some newts at Fay Lake, Linn County OR and 13 Lakes, Del Norte County, California, have dorsal blotches.
Male / Female Differences
Breeding males develop smooth lighter-colred skin that looks wrinkled and baggy underwater, a flattened tail to aid with swimming, a swollen vent, and rough nuptial pads on the undersides of the feet to aid in holding onto females during amplexus.
Larva are pond type, brown with a row of light spots on the sides of the body

Comparison With Similar Species of Newts
Identifying Species of Pacific Newts - Genus Taricha

Life History and Behavior
Rough-skinned when in the terrestrial phase.
Breathes through lungs.
The natural history of T. granulosa varies widely over its range.
Generally terrestrial, often seen crawling over land in the daytime, becoming aquatic when breeding.
Some populations hide in daylight becoming active at night.
Some populations are primarily aquatic, living up to 10 months in permanent ponds and in streams.
In terrestrial populations, rainfall in fall triggers emergence and a period of wandering to forage.

Rough-skinned Newts are often seen moving to breeding sites during the breeding season.
Migration may involve the use of celestial cues for navigation. Migration to and from breeding sites varies among populations. Some newts spend the dry summer in moist habitats under woody debris, rocks, or animal burrows with adults emerging after the fall rains.
In some populations, adults remain in the ponds and lakes throughout the summer and migrate back onto land in the fall when the rain starts. Often they will form large aggregates of thousands of newts in the water.
In other populations, males remain in the ponds all year.
Adults have been found in some California streams all year long except during winter flooding.
Longevity is estimated to be 12 years.
When threatened, this newt assumes a swaybacked defensive pose, closing its eyes, extending its limbs to the sides, and holding its tail curled up over the body. This "unken reflex" exposes its bright orange ventral surface coloring which is a warning to potential predators.

Toxic Secretions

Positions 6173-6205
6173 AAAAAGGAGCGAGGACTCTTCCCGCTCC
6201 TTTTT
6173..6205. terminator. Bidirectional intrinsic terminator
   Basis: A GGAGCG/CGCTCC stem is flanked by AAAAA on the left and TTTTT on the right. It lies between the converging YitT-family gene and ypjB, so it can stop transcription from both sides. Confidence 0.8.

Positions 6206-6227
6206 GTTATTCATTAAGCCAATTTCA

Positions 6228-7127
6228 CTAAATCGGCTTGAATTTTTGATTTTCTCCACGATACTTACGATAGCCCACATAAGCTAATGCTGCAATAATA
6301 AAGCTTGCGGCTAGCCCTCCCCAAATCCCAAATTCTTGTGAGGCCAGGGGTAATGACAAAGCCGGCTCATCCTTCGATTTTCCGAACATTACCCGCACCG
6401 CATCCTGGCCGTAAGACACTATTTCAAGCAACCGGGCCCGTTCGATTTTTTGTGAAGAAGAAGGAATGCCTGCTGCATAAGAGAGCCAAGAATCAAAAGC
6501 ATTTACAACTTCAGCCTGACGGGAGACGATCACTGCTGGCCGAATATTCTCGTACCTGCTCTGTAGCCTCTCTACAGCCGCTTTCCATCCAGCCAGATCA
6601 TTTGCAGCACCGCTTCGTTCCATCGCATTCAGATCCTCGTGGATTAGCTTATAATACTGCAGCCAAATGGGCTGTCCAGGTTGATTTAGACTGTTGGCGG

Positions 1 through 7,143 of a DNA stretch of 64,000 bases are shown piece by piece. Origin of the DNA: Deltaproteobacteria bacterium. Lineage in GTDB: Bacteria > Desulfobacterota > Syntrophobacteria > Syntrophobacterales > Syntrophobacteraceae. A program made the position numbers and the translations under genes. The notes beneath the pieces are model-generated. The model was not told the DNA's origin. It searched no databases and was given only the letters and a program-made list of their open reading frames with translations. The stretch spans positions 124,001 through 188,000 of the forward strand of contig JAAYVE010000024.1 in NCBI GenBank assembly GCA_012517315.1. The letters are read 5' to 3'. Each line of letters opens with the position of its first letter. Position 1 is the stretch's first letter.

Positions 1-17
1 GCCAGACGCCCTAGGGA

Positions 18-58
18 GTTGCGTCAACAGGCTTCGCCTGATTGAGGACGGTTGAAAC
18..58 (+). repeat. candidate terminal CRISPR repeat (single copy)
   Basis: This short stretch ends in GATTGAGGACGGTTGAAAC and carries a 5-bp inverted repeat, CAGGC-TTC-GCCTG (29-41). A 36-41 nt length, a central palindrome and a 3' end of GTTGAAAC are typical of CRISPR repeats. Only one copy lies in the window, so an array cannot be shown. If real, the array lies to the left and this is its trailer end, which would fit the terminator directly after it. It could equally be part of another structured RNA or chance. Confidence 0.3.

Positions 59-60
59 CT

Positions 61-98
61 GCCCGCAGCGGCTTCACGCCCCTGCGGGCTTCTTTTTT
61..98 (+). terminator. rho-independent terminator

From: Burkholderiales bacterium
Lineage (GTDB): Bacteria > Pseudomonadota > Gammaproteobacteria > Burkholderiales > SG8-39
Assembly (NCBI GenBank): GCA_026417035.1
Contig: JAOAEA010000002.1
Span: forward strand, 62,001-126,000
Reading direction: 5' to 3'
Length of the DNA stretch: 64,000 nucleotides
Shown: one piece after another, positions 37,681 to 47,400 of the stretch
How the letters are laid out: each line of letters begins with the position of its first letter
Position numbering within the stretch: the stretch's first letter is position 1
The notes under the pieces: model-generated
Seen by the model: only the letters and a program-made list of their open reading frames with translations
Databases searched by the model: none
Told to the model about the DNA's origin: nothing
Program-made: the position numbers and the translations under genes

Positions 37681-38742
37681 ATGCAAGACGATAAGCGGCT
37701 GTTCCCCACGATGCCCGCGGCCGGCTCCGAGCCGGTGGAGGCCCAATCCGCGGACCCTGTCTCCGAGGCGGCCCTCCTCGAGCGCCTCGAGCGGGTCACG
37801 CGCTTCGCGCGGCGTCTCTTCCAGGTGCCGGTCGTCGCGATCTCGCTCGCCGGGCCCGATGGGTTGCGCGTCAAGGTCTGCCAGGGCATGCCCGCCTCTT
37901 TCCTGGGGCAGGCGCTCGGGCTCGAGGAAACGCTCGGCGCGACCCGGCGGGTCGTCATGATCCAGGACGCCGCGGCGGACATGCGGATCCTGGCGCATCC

Poisonous skin secretions containing the powerful neurotoxin tetrodotoxin repel most predators. The poison is widespread throughout the skin, muscles, and blood, and can cause death in many animals, including humans, if eaten in sufficient quantity. (One study estimated that 25,000 mice could be killed from the skin of one Rough-skinned newt, the most toxic of the Taricha species.)
This poison can also be ingested through a mucous membrane or a cut in the skin, so care should always be taken when handling newts.

The eggs of this newt also contain the toxin.

In most locations the Common Gartersnake, Thamnophis sirtalis, is has a high resistance to this poison, and is known to prey on Rough-skinned Newts.
Some sources report that there are other gartersnake species that are immune to the toxin.
According to Petranka,1998, a study on Vancouver Island showed that while T. sirtalis showed no ill effects after consiming T. granulosa, T. elegans and T. ordinoides suffered loss of motor funtion when after consuming the newts.

There is evidence * that when Common Gartersnakes (Thamnophis sirtalis) eat Rough-skinned Newts (Taricha granulosa) they retain the deadly neurotoxin found in the skin of the newts called tetrodotoxin for several weeks, making the snakes poisonous (not venomous) to predators (such as birds or mammals) that eat the snakes. Since California Newts (Taricha torosa) also contain tetrodotoxin in their skin, and since gartersnake species other than T. sirtalis also eat newts, it is not unreasonable to conclude that any gartersnake that eats either species of newt is poisonous to predators.

* (Williams, Becky L.; Brodie, Edmund D. Jr.; Brodie, Edmund D. III (2004). "A Resistant Predator and Its Toxic Prey: Persistence of Newt Toxin Leads to Poisonous (Not Venomous) Snakes." Journal of Chemical Ecology. 30 (10): 1901–1919.)
Diet and Feeding
Diet consists mostly of a variety of invertebrates but also includes salamander and frog eggs and larvae, and even tiny fish.